Illustration by Robert Meganck
Well, I can't really say that the publishing industry isn't receding, but there's good news out there if you look for it.
GayRVA.com, which I wrote about a while back, has plans for a free annual magazine arriving this fall, and the free Chesterfield Monthly magazine debuted in April. Also, Greater Richmond Grid magazine came under new ownership earlier this year, and that free, glossy bimonthly has a sleek redesign.
What made these folks stare into the eyes of what seems like financial doom? After all, no one reads print publications anymore, right? Except you, but you have exceptional taste as a reader.
GayRVA.com, which, as you'd expect from the name, started as a website. And that's where most of its content and business remains, but editor and publisher Kevin Clay is planning to release G Magazine on Sept. 28. It will feature longer form stories about local people of interest, as well as a "very editorial, fashion-forward" look with the assistance of area photographers. One thing that will set it apart from other publications is its size: 8 ½ inches by 8 ½ inches.
G was going to be published twice a year, but Clay decided to start smaller. He says it made sense in light of selling advertising and not overburdening his staff, which is one full-time person (himself) and a team of part-time contributors to the website, which celebrates its third year with a party June 15 at Gallery5.
I mentioned last month that Paul Spicer is now editor and publisher at Grid, after writing and editing media copy for the magazine previously; Leslie Strickler is also publisher. Spicer serves as marketing director at Health Diagnostic Laboratory (thanked as a supporter in the editor's letter in the March/April issue). Spicer and Strickler co-founded Etre Communications, a marketing and public-relations agency that handles work for the laboratory.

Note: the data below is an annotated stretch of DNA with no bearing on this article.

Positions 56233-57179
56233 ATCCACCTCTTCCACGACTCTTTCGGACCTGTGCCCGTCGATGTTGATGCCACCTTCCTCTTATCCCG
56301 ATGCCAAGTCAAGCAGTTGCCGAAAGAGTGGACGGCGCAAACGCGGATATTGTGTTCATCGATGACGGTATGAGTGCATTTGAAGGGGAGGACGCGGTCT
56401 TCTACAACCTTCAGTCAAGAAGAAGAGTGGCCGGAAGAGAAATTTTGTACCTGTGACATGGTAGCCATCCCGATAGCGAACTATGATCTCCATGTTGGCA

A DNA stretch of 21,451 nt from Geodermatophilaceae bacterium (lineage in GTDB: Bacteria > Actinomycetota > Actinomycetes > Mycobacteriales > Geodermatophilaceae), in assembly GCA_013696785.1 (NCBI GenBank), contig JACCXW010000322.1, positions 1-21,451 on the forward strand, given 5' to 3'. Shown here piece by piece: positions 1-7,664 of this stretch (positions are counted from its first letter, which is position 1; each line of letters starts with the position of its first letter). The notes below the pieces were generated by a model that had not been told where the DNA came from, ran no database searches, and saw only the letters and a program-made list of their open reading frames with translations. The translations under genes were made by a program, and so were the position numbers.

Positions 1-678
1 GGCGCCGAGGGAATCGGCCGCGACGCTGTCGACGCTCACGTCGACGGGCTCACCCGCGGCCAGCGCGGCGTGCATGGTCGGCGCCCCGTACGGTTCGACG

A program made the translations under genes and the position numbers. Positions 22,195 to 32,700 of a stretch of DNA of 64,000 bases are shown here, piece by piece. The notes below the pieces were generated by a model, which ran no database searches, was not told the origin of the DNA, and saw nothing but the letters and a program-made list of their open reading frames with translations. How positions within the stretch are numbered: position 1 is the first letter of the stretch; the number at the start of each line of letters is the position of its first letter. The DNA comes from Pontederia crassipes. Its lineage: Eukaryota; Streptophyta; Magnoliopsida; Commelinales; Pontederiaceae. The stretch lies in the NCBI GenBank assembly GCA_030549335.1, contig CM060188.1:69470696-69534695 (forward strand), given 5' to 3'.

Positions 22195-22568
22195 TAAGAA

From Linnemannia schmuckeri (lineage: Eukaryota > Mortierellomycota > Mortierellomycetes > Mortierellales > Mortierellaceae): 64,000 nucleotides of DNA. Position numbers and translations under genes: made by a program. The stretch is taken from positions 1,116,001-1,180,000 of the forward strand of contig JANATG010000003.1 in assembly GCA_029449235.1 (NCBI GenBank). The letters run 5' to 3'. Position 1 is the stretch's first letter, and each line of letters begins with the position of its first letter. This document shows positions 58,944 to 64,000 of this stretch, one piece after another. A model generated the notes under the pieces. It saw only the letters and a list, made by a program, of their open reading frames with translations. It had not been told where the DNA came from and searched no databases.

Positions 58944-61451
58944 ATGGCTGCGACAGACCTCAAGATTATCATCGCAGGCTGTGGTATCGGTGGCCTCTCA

Spicer, who has written for Richmond magazine, says other colleagues operate Etre, while he works for HDL full time, but he says that he will be able to run the magazine, as well as writing articles and promoting his three books.
The magazine is a who's who of prominent local tweeters, bloggers and creative types who typically turn up at discussions of improving our city. Grid, which has received financial support over the years from Venture Richmond and Greater Richmond Partnership, has a positive, pro-Richmond feel to its content. The magazine plans to continue its association with Venture and GRPVA. Spicer says Grid will sponsor more events and get involved in nonprofit ventures, such as businesses donating ad space in the magazine to charitable causes.
"For us, Grid is a platform to celebrate the region," Spicer says. "This has always been the mission of the magazine."
I also spoke with Greg Pearson, publisher and owner of the free Chesterfield Observer and Chesterfield Monthly. He seems unfazed by all the doom and gloom reported by the Poynter Institute and other outlets. The Observer, which goes out weekly via bulk mail to "upscale households," as Pearson describes them, is making money, and the first issue of the magazine made back its costs through advertising.
He plans to maintain a mix of hard news coverage (heavy on politics) and features "appealing to females," Pearson says. Many of those stories are about home, schools and family. Nancy Nusser, who was Richmond magazine's managing editor, is the monthly's editor, as well as editor for the Observer.